She thought of Will. He was an obsessive AFL fan and when Liam was a baby he’d talked so excitedly about how he’d take him along to matches, but so far Liam had zero interest in Will’s passion. Tess knew he must be bitterly disappointed, but he’d laughed it off, made the joke on him. Once they’d been watching a match together on TV and Tess had heard Liam say, ‘Let’s go outside and run, Dad!’ Will, who didn’t really enjoy running at all, had sighed with comic resignation, and next thing the TV was off and they were running in circles around the backyard.

  She would not let Felicity ruin that relationship. She would not have Liam one day making awkward conversation with a father who didn’t really know him.

  ‘Is he okay about starting at a new school?’ asked Connor.

  ‘I thought he was,’ said Tess. She fiddled with Cecilia’s car keys. ‘But he was upset this morning. He misses his dad. His dad and I are – anyway, I stupidly thought Liam was oblivious to some things that were going on.’

  ‘They surprise you with how smart they are,’ said Connor. He took another two basketballs from the cloth bag and held them against his chest. ‘Then next thing they surprise you with how stupid they are. But if it makes you feel better, this is a lovely school. I’ve never taught at such a caring school. It comes from the school principal. She’s a nutcase, but the children come first.’

  ‘It must be a very different world from accounting.’ Tess watched the bright primary colours of the parachute gently rippling in the breeze.

  ‘Ha! You knew me when I was an accountant,’ said Connor. He gave her a friendly, tender smile, as if he was much fonder of her than he could possibly be after all this time. ‘I forgot that for some reason.’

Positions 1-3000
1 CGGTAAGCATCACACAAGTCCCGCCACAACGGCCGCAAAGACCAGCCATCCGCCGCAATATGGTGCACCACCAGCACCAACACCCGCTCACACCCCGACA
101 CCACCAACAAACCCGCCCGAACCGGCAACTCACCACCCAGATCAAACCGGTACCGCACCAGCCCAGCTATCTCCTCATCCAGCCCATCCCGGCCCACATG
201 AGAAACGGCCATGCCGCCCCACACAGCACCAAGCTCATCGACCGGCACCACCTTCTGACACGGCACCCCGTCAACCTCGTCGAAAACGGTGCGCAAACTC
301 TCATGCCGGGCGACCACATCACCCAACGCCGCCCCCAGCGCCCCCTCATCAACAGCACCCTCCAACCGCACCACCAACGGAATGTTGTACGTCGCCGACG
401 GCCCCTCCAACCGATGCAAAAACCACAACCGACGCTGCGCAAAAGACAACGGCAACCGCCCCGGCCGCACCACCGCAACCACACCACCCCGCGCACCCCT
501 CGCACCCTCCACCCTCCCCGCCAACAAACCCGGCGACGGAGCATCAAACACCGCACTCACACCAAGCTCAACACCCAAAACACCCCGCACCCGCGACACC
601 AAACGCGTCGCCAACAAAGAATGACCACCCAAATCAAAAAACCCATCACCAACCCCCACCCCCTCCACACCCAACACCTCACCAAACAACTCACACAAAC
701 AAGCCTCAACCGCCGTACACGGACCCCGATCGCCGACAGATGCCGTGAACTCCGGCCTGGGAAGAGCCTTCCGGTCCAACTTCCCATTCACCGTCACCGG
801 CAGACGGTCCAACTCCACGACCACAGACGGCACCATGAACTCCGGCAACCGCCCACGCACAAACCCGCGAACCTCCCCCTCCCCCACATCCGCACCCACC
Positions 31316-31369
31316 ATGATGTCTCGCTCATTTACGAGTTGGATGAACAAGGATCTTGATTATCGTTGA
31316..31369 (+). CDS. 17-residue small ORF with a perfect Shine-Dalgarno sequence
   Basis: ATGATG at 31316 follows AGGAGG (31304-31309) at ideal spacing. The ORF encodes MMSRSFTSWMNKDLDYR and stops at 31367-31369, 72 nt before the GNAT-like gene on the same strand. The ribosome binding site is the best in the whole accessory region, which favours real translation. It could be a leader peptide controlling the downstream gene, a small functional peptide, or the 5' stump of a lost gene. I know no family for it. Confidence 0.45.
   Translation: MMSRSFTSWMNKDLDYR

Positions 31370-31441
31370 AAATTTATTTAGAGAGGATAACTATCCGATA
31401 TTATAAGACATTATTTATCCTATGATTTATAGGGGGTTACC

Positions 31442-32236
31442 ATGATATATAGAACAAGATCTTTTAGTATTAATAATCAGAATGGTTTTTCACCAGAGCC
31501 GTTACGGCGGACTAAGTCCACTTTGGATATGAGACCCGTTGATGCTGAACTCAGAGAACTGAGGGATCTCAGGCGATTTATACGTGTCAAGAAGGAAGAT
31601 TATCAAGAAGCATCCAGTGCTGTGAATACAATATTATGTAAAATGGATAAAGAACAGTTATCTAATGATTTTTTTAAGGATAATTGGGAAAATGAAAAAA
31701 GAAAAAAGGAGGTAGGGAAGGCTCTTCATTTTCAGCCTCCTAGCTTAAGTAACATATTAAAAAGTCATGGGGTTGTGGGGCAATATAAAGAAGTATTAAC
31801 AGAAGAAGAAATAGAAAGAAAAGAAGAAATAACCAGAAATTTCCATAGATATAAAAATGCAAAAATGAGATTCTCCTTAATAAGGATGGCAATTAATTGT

Clontarf Beach, thought Tess suddenly. That’s where you kissed me for the first time. It was a good first kiss.

  ‘It was all such a long time ago,’ she said. Her heart rate had picked up. ‘I can hardly remember so much.’

  I can hardly remember so much. It didn’t even make sense.

  ‘Really?’ said Connor. He squatted down and placed one of the balls on the red segment of the parachute. As he straightened, he shot her a look. ‘I actually remember quite a lot.’

  What did he mean? That he remembered a lot about their relationship, or just that he remembered a lot about the nineties?

  ‘I’d better go,’ she said. She met his eyes and looked away fast, as if she’d done something wildly inappropriate. ‘Get out of your way.’

  ‘All right.’ Connor bounced the basketball back and forth between his palms. ‘Still up for that coffee some time?’

  ‘Sure,’ said Tess. She smiled in his general direction. ‘Have fun – parachuting, or whatever it is you’re doing.’

  ‘Will do. And I promise I’ll keep an eye on Liam.’

  She started to walk off, and as she did, she remembered how much Felicity liked watching the football with Will. It was something they had in common. A shared interest. Tess would sit and read her book while they shouted together at the TV. She turned around. ‘Let’s make it a drink,’ she said, and this time she did meet his eyes. It felt like physical contact. ‘I mean, instead of a coffee.’

  Connor shifted one of the balls on the parachute with the side of his foot. ‘How about tonight?’

  chapter twenty-six

  Cecilia sat weeping on the floor of her pantry, her arms wrapped around her knees. She reached up for the roll of paper towels on the bottom shelf, ripped one off and blew her nose furiously.

  She couldn’t remember why she’d come into the pantry in the first place. Maybe she’d come in for no other reason than to calm her mind by looking at her Tupperware containers. The pleasing, purposeful geometry of their interlocking shapes. Their blue airtight lids keeping everything fresh and crisp. There were no rotting secrets in Cecilia’s pantry.